Mini-Maid – Pioneering Paper Plates

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Mini-Maid – Pioneering Paper Plates

ESM meets Mikael Grahn, managing director of Mini-Maid, as the paper plates specialist continues to raise the bar for quality and sustainability. 

Some 450 kilometres north of Helsinki, in the small town of Terjärv, surrounded by dense forests and located in the region of Ostrobothnia, you’ll find the headquarters of Oy Mini-Maid Ab, otherwise known as Mini-Maid – a Finnish producer of paper plates and tableware that boasts a longstanding commitment to quality, sustainability and value for money, all increasingly relevant in these challenging times.

Founded by entrepreneurs Karl-Gustav Grahn and Christian Fredman in 1986, today the company is led by managing director Mikael Grahn, the former’s son, and with an output of some one billion units per year, it has evolved to be one of the biggest producers of paper plates in Europe, guaranteeing reliability, flexibility and short lead times for its network of customers across the continent. 

“Traditionally, we’re operating in a low-margin business, where you need to be able to produce big quantities to make a profit,” Grahn tells ESM. “But today, retailers have very high expectations about the raw materials used, certification, pricing, delivery time – it’s a lot more complex. We have dug really deep into these matters and come up with a proposition that retailers can trust.”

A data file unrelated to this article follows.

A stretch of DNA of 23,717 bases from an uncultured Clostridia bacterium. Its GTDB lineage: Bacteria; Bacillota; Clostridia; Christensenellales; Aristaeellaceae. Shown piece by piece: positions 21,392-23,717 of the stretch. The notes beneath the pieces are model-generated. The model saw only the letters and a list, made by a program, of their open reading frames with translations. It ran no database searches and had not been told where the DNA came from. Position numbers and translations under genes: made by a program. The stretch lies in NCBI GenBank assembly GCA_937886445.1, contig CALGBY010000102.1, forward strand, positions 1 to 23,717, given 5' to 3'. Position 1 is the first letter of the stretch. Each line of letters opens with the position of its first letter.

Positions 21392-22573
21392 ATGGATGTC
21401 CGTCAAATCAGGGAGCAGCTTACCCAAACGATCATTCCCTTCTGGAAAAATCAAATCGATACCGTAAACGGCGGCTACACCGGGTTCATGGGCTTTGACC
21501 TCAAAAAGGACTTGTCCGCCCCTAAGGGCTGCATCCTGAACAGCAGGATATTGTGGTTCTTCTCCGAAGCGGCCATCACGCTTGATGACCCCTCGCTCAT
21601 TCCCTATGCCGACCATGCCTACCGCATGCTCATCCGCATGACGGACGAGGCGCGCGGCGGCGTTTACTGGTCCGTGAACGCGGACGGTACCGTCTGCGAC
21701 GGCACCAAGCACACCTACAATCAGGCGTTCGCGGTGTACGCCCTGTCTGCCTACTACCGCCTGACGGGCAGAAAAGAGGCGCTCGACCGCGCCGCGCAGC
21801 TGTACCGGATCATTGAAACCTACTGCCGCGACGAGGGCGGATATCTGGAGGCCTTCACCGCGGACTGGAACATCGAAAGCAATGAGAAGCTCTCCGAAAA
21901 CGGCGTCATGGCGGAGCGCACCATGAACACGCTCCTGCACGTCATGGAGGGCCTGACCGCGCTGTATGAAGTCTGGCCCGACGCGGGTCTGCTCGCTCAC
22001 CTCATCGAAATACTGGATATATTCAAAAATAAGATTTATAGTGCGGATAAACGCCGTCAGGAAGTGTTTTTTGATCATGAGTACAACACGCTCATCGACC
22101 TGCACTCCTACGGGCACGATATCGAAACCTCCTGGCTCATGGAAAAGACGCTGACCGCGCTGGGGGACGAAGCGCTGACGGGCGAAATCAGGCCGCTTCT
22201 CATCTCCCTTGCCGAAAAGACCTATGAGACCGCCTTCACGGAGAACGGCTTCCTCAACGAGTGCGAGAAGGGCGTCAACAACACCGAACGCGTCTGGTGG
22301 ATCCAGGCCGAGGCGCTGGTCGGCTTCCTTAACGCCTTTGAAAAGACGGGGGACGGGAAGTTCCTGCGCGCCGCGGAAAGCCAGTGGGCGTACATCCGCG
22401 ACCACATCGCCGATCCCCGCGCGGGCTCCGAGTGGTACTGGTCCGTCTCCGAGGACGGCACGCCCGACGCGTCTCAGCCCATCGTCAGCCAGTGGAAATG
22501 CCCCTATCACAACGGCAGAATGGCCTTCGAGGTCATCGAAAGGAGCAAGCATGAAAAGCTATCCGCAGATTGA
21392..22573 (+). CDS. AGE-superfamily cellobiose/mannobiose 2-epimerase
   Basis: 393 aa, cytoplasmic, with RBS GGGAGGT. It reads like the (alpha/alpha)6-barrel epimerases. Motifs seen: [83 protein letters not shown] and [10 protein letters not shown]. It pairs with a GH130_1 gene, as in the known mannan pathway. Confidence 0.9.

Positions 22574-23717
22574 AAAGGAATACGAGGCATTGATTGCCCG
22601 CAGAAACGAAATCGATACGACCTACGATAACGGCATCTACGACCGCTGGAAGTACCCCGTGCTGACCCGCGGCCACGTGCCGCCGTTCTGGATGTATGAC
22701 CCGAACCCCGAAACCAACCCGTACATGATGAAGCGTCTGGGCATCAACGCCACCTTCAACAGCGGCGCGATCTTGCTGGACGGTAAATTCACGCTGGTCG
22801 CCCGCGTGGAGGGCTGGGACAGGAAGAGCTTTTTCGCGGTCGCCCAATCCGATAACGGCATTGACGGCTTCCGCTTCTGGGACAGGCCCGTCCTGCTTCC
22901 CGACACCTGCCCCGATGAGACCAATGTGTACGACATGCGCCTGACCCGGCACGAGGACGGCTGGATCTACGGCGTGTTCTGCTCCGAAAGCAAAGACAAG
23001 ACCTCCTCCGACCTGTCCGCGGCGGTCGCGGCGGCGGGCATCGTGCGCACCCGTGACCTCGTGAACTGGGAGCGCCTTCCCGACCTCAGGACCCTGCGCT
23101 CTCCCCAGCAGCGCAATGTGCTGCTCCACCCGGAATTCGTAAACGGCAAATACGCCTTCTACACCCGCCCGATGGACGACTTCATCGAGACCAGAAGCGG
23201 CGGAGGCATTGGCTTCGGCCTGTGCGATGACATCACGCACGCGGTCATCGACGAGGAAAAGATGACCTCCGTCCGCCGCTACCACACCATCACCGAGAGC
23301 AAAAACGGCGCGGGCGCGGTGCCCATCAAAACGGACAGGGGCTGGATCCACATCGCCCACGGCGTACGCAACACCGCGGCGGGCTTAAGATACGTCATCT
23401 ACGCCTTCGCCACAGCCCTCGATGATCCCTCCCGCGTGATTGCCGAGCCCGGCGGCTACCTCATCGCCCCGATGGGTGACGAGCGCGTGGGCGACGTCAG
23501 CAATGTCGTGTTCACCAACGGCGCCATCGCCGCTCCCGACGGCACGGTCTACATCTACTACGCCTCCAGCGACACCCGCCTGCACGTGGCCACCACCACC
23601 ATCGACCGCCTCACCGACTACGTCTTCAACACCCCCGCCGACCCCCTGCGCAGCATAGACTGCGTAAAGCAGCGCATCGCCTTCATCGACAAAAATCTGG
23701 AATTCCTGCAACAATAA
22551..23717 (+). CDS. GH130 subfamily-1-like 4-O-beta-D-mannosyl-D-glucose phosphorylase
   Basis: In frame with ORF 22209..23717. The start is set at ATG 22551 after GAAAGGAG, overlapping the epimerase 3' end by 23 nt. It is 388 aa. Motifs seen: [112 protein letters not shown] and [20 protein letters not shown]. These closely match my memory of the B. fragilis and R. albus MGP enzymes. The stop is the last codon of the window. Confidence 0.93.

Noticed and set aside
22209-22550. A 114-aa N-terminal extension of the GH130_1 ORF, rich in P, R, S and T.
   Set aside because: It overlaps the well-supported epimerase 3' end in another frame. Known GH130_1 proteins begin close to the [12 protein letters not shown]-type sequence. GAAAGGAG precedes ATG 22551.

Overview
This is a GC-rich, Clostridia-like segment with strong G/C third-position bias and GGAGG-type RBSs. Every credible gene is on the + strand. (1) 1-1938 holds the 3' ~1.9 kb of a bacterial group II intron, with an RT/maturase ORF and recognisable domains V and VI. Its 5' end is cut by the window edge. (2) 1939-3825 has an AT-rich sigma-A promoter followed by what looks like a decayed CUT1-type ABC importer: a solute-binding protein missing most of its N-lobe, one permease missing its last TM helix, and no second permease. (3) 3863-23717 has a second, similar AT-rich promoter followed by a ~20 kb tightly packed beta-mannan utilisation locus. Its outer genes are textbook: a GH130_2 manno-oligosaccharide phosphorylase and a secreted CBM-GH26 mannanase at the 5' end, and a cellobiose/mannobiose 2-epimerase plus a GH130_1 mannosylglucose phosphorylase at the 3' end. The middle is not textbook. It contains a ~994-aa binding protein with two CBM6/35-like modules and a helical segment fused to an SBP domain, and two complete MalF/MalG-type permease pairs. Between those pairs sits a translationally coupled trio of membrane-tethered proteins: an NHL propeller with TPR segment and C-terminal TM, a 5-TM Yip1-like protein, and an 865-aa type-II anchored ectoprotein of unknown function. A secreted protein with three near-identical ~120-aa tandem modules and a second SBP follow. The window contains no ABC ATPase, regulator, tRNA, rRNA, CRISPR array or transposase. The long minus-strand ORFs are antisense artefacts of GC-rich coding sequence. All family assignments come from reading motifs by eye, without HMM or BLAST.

Finding A Balance

Specialising in private label production, Mini-Maid is committed to efficiency and adaptability, as well as ensuring it can strike a balance between producing high-quality, sustainable products and offering competitive prices to customers. It has invested in efficient production processes, including automation and large-scale machinery, to optimise operations and reduce costs. 


“Right from the start, we invested in large machines with high output that were capable of running 24 hours a day – that was ahead of its time back then,” says Grahn. “Today, it’s not enough to be very efficient in terms of production, you also need to be flexible. Retailers may request 6-packs, 10-packs, 20-packs, 25-packs, and you need to be able to meet their demands. We have really good automation solutions here – it’s been a long road to get to this point, and we know that we have to continue investing.”

Sustainability First

Mini-Maid’s commitment to sustainability extends back to the late 1990s, when the company began focusing on reducing fibre usage and incorporating eco-friendly materials into its products. 

Situated close to its core source of raw materials – Finland’s forests – Mini-Maid has leveraged its location to embed efficiencies into its operations and drive business growth. This proximity allows for streamlined production and shorter lead times, contributing to the company’s competitiveness and building trust with customers.

“Today, 90% of Finnish forests are PEFC-certified, and the forest industry is more than 150 years old in this country,” says Grahn, “so it wouldn’t make good business sense if we didn’t take good care of our forests.”


Recent legislation such as the EU’s Single-Use Plastics Directive has reinforced the company’s commitment to making its products both monomaterial and lightweight. As Grahn explains, “In the late 1990s, we made paper plates from 280-gram paperboard. Today, we are down to 190-gram board. So we have more or less taken away 30% to 40% of the fibres. Also, we now produce more units per kilowatt hour – twice as much as we did 20 years ago.”